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  • Royal Bank of Scotland Group Plc. (NYSE: RBS) announced on Feb. 26 it will cut more than half of the 2,000 jobs at its U.S. trading unit in Stamford, Conn. The job losses are part of a wider plan for the investment bank to focus on 13 countries instead of 38.
  • Boeing Co. (NYSE: BA) told 319 workers on Feb. 20 they will be laid off as of April 24. The bulk of the workers, more than 200, are in Boeing's Engineering Operations & Technology group. The rest are in Boeing's commercial airplanes and defense divisions.
  • DreamWorks Animation SKG Inc. (Nasdaq: DWA) said Jan. 23 it would trim headcount by 500 amid a series of box-office disappointments. The company will also reduce the number of films it releases annually from three to two. This is to ensure delivery of consistent, profitable, high-quality films.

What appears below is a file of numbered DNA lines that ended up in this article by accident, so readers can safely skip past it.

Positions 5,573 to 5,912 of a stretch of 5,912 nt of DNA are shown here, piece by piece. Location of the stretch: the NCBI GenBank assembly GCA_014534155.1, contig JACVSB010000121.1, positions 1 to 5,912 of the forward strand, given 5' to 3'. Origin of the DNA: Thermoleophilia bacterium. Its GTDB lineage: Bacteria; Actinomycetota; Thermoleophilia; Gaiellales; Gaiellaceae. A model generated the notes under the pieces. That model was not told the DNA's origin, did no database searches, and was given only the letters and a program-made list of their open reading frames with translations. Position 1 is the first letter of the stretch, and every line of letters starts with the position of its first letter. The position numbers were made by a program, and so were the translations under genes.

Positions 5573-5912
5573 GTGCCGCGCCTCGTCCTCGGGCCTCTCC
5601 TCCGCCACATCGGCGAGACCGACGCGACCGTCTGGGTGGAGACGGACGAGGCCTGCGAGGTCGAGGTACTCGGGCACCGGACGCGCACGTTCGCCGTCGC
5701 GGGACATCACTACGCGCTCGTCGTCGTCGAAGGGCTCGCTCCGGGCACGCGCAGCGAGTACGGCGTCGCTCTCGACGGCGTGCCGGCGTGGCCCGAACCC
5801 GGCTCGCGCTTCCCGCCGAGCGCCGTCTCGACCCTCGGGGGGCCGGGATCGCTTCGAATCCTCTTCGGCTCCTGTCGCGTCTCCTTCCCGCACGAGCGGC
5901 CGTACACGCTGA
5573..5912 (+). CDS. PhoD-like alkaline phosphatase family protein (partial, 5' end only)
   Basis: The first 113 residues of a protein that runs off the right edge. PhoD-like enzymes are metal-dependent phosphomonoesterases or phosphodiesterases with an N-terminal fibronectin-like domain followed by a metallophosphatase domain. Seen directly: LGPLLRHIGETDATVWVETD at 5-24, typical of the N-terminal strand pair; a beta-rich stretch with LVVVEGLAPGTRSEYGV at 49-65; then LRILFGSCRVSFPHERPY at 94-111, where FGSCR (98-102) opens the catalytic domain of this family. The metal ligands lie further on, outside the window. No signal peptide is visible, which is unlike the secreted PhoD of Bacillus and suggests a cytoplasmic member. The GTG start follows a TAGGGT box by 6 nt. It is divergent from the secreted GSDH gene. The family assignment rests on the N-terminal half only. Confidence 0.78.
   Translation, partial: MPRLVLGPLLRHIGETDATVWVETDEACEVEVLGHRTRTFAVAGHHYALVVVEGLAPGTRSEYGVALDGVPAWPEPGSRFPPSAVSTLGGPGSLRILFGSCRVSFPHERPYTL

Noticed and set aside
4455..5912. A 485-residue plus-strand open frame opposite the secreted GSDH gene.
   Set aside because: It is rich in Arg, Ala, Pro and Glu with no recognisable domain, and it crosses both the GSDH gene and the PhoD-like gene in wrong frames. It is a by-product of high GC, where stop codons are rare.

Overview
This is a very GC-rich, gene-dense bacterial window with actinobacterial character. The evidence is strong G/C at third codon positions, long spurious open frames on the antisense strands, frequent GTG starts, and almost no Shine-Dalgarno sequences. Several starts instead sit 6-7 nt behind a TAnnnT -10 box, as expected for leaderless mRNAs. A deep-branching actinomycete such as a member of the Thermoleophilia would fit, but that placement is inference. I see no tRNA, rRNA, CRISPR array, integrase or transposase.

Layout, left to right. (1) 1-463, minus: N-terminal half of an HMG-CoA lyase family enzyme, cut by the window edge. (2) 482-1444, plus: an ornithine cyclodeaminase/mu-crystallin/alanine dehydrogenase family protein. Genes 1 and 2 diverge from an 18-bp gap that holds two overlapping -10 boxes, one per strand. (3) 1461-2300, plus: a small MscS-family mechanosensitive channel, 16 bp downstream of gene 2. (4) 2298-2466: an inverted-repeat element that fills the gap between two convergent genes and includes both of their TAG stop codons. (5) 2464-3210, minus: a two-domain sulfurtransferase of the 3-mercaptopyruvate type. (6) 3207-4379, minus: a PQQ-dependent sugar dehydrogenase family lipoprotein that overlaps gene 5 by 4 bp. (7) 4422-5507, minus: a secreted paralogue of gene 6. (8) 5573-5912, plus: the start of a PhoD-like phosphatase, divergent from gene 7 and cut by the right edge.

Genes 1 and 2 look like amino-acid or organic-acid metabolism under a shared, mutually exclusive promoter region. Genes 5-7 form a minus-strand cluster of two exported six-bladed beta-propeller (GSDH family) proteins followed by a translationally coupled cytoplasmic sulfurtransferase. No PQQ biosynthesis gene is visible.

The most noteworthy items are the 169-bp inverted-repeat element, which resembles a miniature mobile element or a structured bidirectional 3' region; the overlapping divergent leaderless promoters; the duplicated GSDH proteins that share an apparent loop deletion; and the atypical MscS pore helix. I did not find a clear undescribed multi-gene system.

• Deere & Co. (NYSE: DE) said Jan. 23 that 910 workers will be placed on indefinite layoff from its Iowa and Illinois facilities. Another 500 employees at its Moline facility will be idled until late summer. The "workforce adjustments" come as the company continues to align its workforce to meet "market demand for products."
  • Citrix Systems Inc. (Nasdaq: CTXS) announced Jan. 29 it will let 900 workers go. The cloud computing company said it will cut 700 full-time and 200 contractor jobs as part of a restructuring. The cuts came as the company of 9,166 posted a sharp drop in Q4 net profit.